The Society of the Cincinnati was founded at the Continental Army encampment at Newburgh, New York, in May 1783. Henry Knox, who was to distinguish himself as the commander of Washington's artillery, first suggested the idea of a fraternal organization for officers of the Continental Army in 1775, when the Revolutionary War had barely begun. He returned to the idea in the spring of 1783, when the Continental Army, having prevailed in a war lasting eight years, was preparing to disband.
The war had lasted much longer than Knox or anyone else would have predicted. During the course of the war, tens of thousands of men had served in the Continental Army and several thousand had served as commissioned officers. Most of the officers were young men. They had risked their lives and sacrificed their private interests to secure the independence of the United States. Having lived and fought together for so long, many of them had formed fraternal bonds they expected would endure for the rest of the their lives.
They were justifiably proud of what they had accomplished. They had won a long and difficult struggle. With the aid of their French allies, they had defeated one of the great powers of the eighteenth century and had made it possible for their countrymen to establish the first great republic since the fall of the Roman republic nearly two thousand years in the past.
They would take home with them little more than their honor and the satisfaction that they had carried out their duty faithfully and well. Congress had made promises to give them half pay for the remainder of their lives, but, as the army prepared to disband, most of them had not received their regular pay for many months, and few of them had any confidence that Congress, which had been unable to supply the basic needs of the army, would be able to make good on its promises anytime soon. Those who had families to provide for worried about returning home with nothing more than those promises.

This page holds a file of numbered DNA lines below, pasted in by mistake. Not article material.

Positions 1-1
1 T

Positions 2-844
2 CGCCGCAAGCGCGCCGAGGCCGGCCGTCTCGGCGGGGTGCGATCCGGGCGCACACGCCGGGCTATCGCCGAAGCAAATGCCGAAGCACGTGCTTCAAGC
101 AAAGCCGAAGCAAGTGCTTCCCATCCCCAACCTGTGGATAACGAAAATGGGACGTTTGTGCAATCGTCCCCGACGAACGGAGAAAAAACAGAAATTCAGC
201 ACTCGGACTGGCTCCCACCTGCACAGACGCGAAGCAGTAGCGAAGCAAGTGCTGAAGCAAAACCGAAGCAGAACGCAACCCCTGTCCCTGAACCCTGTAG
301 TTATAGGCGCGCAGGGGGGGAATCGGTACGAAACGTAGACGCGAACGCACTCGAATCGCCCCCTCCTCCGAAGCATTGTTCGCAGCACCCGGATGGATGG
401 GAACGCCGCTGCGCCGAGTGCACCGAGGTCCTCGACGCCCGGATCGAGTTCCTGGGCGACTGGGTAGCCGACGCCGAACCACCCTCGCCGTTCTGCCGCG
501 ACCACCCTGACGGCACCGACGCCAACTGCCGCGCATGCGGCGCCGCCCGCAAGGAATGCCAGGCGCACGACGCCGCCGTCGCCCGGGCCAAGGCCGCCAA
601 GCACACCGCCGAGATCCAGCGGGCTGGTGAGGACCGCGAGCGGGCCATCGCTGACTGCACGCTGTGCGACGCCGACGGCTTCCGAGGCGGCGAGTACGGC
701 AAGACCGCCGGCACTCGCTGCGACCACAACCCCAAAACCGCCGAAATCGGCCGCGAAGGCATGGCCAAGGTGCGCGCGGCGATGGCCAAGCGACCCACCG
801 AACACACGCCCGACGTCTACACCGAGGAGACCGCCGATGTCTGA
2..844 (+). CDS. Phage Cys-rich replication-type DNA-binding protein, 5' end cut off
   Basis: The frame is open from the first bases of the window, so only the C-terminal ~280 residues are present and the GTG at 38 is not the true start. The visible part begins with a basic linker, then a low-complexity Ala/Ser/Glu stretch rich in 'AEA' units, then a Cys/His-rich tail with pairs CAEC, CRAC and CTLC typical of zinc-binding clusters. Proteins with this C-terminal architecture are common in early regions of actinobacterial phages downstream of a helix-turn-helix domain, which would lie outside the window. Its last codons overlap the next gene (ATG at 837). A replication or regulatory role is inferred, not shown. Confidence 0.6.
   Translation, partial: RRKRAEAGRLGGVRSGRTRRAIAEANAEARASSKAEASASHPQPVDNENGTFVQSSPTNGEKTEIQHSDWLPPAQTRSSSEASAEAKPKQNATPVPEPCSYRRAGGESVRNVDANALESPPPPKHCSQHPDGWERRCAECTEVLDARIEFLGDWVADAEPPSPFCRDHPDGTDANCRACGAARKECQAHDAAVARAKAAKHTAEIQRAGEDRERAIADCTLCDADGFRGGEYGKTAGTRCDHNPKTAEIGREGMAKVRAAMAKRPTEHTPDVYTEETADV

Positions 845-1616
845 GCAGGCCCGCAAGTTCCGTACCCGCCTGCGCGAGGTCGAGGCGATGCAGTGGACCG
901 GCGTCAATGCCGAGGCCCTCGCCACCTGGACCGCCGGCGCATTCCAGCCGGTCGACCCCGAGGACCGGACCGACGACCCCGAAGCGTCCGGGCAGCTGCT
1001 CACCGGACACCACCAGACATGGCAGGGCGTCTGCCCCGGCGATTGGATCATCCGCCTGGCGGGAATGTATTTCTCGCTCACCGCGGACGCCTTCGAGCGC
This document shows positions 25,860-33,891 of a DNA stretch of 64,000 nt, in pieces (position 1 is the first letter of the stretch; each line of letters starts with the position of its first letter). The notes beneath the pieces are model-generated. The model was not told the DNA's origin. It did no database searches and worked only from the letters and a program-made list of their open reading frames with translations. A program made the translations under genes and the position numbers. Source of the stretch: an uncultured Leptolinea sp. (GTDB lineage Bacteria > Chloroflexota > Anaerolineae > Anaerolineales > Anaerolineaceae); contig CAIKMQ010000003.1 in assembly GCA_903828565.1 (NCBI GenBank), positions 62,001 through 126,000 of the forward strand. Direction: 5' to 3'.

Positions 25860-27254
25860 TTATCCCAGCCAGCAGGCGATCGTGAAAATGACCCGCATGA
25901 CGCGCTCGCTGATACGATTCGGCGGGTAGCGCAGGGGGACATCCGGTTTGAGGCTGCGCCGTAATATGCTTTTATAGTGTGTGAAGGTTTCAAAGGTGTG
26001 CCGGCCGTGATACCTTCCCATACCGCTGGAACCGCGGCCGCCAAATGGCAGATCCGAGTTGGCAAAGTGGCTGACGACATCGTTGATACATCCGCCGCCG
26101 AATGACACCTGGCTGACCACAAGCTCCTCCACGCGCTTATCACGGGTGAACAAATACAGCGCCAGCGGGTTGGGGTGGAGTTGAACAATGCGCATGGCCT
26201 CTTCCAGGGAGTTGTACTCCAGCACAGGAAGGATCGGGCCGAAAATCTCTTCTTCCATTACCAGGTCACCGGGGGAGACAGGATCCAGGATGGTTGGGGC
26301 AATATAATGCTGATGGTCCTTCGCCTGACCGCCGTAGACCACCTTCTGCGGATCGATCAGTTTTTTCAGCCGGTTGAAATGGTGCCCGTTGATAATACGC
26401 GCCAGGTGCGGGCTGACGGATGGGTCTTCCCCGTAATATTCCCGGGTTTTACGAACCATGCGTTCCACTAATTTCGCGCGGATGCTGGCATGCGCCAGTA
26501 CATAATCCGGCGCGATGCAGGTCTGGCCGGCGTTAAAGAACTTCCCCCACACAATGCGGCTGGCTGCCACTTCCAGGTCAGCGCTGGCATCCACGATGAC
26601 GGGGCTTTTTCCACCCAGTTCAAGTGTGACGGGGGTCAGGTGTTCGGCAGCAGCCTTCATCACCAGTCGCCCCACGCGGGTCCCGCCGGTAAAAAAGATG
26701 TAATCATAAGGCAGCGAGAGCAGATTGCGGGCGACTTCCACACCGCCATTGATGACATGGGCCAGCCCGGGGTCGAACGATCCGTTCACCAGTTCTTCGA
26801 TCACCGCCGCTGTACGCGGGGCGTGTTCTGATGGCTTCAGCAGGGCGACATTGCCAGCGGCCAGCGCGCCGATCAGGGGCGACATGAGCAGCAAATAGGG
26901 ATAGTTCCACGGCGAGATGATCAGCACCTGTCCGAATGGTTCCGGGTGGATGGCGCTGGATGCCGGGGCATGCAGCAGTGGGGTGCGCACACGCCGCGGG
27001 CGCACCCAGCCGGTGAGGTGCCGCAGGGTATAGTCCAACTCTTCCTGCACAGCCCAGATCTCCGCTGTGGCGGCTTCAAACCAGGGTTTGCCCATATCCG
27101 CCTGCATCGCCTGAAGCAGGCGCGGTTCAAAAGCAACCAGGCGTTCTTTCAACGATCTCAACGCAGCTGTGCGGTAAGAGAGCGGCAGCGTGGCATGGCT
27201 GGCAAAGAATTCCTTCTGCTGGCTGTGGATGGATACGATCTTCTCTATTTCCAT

The weakness of the Confederation and the impotence of its government was a great concern to them. As the Confederation Congress faded into insignificance, the Continental Army was the only truly national organization. With its dissolution, one of the only institutions binding together Americans from Georgia to New Hampshire would vanish. They worried that the Union, which had been forged in the pressure of war, would weaken and dissolve as soon as that pressure was removed. They also worried that the people of the United States, returning to the pursuits of peace, would forget what the officers of the Continental Army had accomplished and would ultimately forget that American liberty had been established by men who bore arms in its defense.
All these thoughts and emotions—fraternal affection, pride in their accomplishments, frustration with the impotence of the government and its inability to pay the officers and enlisted men, and concern for the fate of the new republic—played a part in the founding of the Society of the Cincinnati and shaped its founding document, the Institution.